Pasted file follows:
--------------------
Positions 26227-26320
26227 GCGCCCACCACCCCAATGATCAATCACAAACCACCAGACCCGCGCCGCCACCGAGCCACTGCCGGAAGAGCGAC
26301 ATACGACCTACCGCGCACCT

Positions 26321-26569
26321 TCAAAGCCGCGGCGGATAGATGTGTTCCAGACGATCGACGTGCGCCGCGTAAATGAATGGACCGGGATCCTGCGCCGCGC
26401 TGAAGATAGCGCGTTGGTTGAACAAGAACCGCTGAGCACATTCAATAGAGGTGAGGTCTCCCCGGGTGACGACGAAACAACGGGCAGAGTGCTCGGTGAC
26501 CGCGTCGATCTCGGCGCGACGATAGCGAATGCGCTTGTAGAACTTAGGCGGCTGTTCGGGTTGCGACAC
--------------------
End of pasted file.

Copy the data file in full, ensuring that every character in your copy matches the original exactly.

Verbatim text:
Positions 26227-26320
26227 GCGCCCACCACCCCAATGATCAATCACAAACCACCAGACCCGCGCCGCCACCGAGCCACTGCCGGAAGAGCGAC
26301 ATACGACCTACCGCGCACCT

Positions 26321-26569
26321 TCAAAGCCGCGGCGGATAGATGTGTTCCAGACGATCGACGTGCGCCGCGTAAATGAATGGACCGGGATCCTGCGCCGCGC
26401 TGAAGATAGCGCGTTGGTTGAACAAGAACCGCTGAGCACATTCAATAGAGGTGAGGTCTCCCCGGGTGACGACGAAACAACGGGCAGAGTGCTCGGTGAC
26501 CGCGTCGATCTCGGCGCGACGATAGCGAATGCGCTTGTAGAACTTAGGCGGCTGTTCGGGTTGCGACAC